Bureau Economic Geologist and Assistant Professor in New Mexico Tech’s Earth and Environmental Science Department Dr. Alexander Gysi co-authored a paper on the partitioning of rare earth elements (REEs) into calcite veins in hydrothermal systems at elevated temperatures.
The paper “Hydrothermal calcite-fluid REE partitioning experiments at 200°C and saturated water vapor pressure” published in Geochemica et Cosmochimica Acta was co-authored with Dr. Emily Perry of the Colorado School of Mines.
REEs are elements that are scarce within the earth’s crust, but can be concentrated in economic deposits by hydrothermal processes. They are often needed for components used in high-technology and green-technology industries.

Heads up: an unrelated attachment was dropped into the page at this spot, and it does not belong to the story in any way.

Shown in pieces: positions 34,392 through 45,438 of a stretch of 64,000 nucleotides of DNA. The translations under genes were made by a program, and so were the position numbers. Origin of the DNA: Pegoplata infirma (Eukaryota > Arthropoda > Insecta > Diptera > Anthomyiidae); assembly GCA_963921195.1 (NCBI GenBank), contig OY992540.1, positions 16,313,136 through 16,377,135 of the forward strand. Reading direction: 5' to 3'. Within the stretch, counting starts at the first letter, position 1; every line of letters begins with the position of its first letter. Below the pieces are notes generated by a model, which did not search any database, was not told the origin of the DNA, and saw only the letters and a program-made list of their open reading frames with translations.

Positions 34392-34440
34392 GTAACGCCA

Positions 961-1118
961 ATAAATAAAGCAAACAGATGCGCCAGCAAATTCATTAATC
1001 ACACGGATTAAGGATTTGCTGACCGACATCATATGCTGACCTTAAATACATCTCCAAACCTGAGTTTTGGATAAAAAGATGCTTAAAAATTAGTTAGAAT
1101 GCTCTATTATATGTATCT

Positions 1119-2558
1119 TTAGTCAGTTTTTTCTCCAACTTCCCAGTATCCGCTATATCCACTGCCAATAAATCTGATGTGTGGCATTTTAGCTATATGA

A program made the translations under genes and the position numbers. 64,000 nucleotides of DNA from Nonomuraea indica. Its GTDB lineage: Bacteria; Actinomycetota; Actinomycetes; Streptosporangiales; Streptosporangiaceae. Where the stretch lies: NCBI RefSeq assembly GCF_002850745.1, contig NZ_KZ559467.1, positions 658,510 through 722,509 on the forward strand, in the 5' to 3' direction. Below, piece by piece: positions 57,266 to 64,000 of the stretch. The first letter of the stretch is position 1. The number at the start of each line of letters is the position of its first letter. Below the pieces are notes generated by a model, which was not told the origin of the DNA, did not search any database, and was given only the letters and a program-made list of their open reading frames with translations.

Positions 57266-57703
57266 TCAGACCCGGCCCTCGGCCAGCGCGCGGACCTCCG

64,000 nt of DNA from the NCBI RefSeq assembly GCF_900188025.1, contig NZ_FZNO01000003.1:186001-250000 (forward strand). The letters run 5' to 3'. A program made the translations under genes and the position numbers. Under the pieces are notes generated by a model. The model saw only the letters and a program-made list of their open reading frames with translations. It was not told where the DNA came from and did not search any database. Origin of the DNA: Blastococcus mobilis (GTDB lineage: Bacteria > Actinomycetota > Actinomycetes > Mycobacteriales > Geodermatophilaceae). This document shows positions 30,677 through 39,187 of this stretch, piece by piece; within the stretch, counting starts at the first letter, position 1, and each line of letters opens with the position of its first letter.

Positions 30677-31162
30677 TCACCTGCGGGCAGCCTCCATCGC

This research used hydrothermal experiments to study how REEs are incorporated into the mineral calcite. Data gathered from the experiments was compared to thermodynamic models to investigate how REE composition in calcite varies as a function of temperature and fluid chemistry.
The end goal of Dr. Gysi’s work is to improve our understanding of REE compositional variation in natural calcite veins and quantify their mineralization conditions through a combination of research into natural deposits and thermodynamic modeling.
This research is part of a 5-year National Science Foundation Faculty Early Career Development Program (CAREER) grant awarded in 2019.